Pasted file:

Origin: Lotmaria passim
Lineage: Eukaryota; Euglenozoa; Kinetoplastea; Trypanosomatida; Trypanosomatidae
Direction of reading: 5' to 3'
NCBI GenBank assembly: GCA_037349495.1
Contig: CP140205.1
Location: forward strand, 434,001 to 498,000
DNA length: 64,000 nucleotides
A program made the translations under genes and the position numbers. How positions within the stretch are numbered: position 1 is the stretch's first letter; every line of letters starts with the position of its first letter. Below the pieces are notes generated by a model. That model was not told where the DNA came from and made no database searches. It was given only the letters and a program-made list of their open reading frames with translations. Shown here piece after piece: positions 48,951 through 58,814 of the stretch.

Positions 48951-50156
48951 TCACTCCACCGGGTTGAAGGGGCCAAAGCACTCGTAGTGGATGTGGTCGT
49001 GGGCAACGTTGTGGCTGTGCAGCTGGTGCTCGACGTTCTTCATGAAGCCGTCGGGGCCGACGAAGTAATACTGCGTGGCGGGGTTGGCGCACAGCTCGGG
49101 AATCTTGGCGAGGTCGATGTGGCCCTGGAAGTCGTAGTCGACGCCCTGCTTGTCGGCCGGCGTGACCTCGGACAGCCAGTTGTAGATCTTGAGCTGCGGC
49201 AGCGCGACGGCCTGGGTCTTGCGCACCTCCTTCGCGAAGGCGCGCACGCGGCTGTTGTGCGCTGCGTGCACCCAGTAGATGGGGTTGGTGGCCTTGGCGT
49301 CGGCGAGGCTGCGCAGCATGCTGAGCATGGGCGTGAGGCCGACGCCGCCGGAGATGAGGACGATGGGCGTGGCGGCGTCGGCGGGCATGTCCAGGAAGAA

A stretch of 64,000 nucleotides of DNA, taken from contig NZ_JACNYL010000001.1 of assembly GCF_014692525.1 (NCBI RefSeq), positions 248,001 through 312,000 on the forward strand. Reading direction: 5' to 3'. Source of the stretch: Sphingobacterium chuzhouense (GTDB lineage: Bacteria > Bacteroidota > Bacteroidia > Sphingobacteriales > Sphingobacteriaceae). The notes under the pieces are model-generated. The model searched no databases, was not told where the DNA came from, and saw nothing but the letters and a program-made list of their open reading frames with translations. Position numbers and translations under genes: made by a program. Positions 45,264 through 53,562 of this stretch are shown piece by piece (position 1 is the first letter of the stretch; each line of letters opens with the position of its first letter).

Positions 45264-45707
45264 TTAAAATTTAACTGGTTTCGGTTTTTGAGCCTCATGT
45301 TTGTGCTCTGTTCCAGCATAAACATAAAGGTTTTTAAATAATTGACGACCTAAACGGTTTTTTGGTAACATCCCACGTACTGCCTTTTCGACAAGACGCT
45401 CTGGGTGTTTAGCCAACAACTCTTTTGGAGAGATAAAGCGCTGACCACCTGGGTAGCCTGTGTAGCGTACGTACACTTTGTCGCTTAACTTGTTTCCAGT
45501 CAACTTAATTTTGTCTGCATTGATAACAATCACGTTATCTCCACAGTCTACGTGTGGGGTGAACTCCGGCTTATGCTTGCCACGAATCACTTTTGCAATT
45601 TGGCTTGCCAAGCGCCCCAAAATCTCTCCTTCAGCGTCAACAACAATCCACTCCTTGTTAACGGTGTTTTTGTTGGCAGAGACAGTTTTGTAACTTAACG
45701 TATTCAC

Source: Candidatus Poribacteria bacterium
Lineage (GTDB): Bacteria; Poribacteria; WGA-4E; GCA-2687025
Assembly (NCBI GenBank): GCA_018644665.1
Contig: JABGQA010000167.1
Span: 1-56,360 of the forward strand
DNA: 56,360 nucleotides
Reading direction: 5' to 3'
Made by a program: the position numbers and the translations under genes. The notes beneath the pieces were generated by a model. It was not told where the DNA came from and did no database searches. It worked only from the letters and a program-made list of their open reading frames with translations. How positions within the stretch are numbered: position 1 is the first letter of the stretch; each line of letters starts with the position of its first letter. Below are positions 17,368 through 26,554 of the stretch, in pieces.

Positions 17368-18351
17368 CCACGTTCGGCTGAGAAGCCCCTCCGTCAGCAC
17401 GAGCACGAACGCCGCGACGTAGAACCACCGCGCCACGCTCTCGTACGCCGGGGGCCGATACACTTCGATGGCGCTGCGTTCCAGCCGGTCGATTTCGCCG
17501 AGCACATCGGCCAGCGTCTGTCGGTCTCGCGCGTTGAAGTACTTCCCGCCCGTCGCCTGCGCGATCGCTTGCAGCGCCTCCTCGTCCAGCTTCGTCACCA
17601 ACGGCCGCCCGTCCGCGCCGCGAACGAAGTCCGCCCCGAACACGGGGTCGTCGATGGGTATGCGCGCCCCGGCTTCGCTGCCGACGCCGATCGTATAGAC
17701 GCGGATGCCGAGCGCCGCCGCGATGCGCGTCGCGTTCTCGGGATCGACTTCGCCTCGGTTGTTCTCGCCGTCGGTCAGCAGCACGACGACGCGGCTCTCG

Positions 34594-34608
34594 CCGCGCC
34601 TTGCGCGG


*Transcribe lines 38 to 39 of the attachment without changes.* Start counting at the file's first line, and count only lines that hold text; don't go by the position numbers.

34594 CCGCGCC
34601 TTGCGCGG